Yevamos 9:2-3

Yevamos 9:2

The following women are prohibited to their husbands but permitted to their brothers-in-law: a Kohein Gadol who betrothes a widow and who has a brother who is a regular kohein; a fit kohein who married a chalalah (woman invalidated from marrying a kohein) and who has a brother who is a chalal (the "unfit" offspring of a kohein); a Yisroel who married a mamzeres (the product of an adulterous or incestuous relationship) and who has a brother who is a mamzer; a mamzer who marries the daughter of a Yisroel and who has a brother who is a Yisroel. In all of these cases, the wives are prohibited to their husbands and permitted to their brothers-in-law. Prohibited to both husband and brother-in-law includes: a Kohein Gadol who married a widow and who has a brother who is a Kohein Gadol or a regular kohein; a fit kohein who married a chalalah and who has a brother who is also a fit kohein; a Yisroel who married a mamzeres and who has a brother who is also a Yisroel; a mamzer who marries the daughter of a Yisroel and who has a brother who is also a mamzer. All other women are permitted to both their husbands and their brothers-in-law.

Yevamos 9:3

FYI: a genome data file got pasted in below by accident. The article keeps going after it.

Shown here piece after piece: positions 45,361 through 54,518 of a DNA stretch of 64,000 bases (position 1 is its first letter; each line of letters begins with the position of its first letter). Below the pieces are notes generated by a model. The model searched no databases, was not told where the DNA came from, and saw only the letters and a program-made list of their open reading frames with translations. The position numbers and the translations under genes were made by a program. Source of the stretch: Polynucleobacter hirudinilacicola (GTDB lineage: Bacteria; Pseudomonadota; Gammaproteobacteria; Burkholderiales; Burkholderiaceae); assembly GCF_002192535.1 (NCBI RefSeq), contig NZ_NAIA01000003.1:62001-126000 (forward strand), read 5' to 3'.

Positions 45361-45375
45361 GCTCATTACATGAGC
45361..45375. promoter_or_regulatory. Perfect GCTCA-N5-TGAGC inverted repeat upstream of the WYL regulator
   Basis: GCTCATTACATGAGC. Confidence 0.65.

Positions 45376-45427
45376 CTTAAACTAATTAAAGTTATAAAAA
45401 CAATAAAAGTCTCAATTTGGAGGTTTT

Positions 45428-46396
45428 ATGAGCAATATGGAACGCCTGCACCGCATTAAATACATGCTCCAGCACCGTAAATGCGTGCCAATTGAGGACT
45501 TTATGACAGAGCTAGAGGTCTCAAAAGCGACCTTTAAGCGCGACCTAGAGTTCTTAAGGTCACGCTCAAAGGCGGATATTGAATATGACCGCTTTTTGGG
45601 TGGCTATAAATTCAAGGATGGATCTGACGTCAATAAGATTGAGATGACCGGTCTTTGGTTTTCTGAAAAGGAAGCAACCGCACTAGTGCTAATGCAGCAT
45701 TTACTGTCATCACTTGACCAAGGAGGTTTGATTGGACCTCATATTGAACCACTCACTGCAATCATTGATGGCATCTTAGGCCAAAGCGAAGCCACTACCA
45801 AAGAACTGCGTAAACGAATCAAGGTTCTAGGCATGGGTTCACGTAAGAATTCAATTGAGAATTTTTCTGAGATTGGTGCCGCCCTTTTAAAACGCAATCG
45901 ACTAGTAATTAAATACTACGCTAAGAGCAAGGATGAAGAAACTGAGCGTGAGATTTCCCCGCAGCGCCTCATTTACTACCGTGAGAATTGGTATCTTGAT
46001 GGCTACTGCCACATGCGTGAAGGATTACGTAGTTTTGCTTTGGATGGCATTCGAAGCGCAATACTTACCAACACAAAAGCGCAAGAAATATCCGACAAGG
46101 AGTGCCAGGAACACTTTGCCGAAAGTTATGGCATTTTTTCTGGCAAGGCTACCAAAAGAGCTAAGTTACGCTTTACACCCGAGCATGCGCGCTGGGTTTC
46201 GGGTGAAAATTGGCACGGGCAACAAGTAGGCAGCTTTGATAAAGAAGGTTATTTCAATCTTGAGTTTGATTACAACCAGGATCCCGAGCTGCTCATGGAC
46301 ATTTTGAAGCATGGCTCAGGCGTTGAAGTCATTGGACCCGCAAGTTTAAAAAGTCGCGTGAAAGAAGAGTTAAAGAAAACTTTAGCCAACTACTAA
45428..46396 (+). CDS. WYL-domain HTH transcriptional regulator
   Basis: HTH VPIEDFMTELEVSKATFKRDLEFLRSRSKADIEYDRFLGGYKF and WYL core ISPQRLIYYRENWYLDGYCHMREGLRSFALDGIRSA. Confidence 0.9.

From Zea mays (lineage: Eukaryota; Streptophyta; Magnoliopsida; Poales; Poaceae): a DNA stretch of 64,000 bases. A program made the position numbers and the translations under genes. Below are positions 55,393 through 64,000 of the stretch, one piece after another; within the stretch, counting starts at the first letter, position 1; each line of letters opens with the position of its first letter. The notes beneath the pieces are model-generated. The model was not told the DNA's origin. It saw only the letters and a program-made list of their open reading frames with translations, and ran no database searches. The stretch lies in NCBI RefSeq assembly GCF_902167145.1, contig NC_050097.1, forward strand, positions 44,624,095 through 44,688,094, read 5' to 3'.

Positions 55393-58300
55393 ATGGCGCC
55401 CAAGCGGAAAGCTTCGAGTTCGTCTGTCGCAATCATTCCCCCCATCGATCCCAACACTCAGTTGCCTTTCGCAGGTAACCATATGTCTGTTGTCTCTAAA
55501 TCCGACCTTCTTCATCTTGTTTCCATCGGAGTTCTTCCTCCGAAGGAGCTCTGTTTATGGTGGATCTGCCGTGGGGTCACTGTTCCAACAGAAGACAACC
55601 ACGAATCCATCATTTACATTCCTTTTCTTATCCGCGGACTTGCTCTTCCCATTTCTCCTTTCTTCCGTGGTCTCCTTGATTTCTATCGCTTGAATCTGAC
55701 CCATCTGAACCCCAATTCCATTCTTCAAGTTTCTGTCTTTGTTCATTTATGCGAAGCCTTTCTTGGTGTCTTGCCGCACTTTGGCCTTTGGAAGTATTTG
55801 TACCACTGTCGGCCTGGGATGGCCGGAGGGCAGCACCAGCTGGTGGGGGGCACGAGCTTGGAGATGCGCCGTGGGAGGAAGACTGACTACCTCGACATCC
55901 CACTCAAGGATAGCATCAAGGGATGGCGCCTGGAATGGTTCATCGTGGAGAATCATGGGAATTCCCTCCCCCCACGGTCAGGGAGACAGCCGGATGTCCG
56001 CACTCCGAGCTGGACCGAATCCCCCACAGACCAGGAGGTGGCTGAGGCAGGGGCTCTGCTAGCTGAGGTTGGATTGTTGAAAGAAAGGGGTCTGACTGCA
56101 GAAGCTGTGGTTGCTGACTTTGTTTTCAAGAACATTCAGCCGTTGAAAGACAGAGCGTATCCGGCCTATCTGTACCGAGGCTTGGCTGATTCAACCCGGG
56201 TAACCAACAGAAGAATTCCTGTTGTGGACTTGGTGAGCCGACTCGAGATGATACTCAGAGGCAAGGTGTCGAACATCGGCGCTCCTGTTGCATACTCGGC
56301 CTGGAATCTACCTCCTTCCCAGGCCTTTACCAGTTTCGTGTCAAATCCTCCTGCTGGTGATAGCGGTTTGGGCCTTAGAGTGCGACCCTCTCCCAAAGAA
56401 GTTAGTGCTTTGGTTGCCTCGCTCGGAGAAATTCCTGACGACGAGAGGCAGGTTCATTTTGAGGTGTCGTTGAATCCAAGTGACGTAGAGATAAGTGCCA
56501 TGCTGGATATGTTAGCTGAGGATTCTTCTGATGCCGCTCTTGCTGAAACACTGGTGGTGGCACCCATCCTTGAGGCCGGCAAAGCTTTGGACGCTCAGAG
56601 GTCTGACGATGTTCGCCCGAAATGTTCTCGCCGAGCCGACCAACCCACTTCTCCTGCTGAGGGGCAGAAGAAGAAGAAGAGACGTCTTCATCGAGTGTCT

Regarding the secondary prohibited relationships instituted by rabbinic enactment, if she is a secondary relation to her husband but not to her brother-in-law, she is prohibited to the husband and permitted to the brother-in-law. If she is a secondary relation to her brother-in-law but not to her husband, she is prohibited to the brother-in-law and permitted to the husband. If she is a secondary relation to both, she is prohibited to both. If a couple prohibited by such a relationship married anyway, she is not entitled to the value of her kesubah, the profits of the property she brought into the marriage, maintenance or the depreciation of her property. (All of this is to provide a disincentive to entering into such prohibited marriages.) The child of such a union is legitimate and the husband is compelled to divorce his prohibited wife. If a widow married a Kohein Gadol, or if a divorcee or a woman who performed chalitzah married a regular kohein, or if a mamzeres or a Gibeonite married a Yisroel, or if the daughter of a Yisroel married a mamzer or a Gibeonite – in all of these cases, the wife is entitled to the value of her kesubah, as well as all the other benefits mentioned above. (The rabbinically-prohibited relationships require the additional disincentive but these Biblically-prohibited relationships are their own disincentives.)
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